The Black Flamingo by Dean Atta
(Hachette Children’s Group, 2020)
The Black Flamingo follows Michael, a Black mixed-race boy, through his adolescent years. We see him navigate his racial identity and queerness through the relationships with his friends and separate families. This is by no means a tale of misery, trauma and teenage woe; nor is it unrealistically positive. There are heart-breaking moments for Michael but also plenty of joy and growth as he settles into his identity and moves towards finding a place in the world where he can flourish.
The exploration of the specific intersections of being of dual racial heritage and Queer makes this book very special, but for me what makes it utterly exquisite is the fact that it is written in verse. The experience of being Black and Queer and black and white can be difficult to articulate, especially for those of us that grew up isolated with these facets of our identities. The poetry in The Black Flamingo has a way of capturing in a single line the tiny, almost undefinable moments that make up a lifetime of awareness that there is something a little ‘other’ about oneself; long before an age where we can explore or settle on labels.
A novel about teenage identity could easily have been all self-absorbed soliloquy (no shade to those books – if The Black Flamingo was that, I would’ve devoured it in an afternoon too!) but there are so many other characters who, even the ones who only appear briefly, add to the story’s depth. Michael’s various relationships feel so vivid. The experience of hopping between different social norms and traditions is very relatable to any child of separated parents, but particularly children of two different cultures, and is captured brilliantly through moments like mealtimes and bilingualism. His relatives are flawed in their own ways whilst being multifaceted enough to elicit empathy and compassion (even on the occasions they behave in upsetting ways). Michael’s mother was one of my favourite characters. She walks the impossible tightrope of keeping balance between loving and supporting her child whilst aching to protect him from a less understanding world. Michael is proudly aware from early on that his mother doesn’t subscribe to patriarchal gender norms: When his friend boasts that her dad buys her mum Versace dresses, Michael announces:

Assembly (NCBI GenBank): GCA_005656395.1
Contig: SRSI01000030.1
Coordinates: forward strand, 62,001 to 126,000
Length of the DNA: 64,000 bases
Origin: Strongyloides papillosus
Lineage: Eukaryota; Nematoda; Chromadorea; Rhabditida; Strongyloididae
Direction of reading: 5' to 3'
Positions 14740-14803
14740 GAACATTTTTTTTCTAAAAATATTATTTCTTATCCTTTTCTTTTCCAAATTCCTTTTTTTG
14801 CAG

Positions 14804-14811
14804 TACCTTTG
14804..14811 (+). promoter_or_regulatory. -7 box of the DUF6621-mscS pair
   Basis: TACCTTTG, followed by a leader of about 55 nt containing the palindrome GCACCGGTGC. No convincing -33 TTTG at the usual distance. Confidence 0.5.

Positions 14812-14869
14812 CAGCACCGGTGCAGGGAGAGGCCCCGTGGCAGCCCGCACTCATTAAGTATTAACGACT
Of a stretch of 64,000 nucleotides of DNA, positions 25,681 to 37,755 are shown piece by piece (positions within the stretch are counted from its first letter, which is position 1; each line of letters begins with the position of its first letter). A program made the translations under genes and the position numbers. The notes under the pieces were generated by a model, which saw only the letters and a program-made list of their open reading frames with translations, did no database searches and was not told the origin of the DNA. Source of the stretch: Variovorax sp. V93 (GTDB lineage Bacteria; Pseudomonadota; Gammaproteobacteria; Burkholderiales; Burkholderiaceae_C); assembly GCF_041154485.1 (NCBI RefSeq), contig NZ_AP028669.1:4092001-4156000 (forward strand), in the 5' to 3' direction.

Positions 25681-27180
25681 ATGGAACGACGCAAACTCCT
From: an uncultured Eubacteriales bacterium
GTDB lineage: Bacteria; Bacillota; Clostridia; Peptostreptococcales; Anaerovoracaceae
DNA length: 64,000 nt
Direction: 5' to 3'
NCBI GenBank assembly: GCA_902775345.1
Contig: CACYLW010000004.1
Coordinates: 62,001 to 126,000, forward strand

“My mummy buys her own dresses”.
I was especially touched by the role supportive teachers play in helping Michael form his identity. For example, the teacher who, after noticing the poems about his crushes in the back of his maths book, gifts him a notebook to write poetry in.
The Black Flamingo is the representation I needed as a young person and I know this story will benefit Queer, young people of colour of this and future generations. However, it was just as relatable and affirming to me reading it for the first time in my thirties. I think it’s essential reading for anyone mixed-race and Queer. No one is too old to enjoy the comforting, easy quality of the words and the accompanying calming illustrations throughout.
It’s rare that one book can teach so much about a complex intersection of identities, but The Black Flamingo manages to do just that. Although as a Black mixed-race, Queer person the book was so relatable that I felt at times like Atta was writing about my life, Michael’s story will and does appeal to people of all backgrounds. We can all see ourselves in the story of a teenager trying to fit in at school, navigating romance and sex for the first time, the highs and lows of complex adolescent friendships, and yearning for the approval of family. Through exquisite, unpretentious, accessible poetry, I’m willing to bet that Dean Atta has given all our teenage selves a moment of being seen, affirmed and celebrated.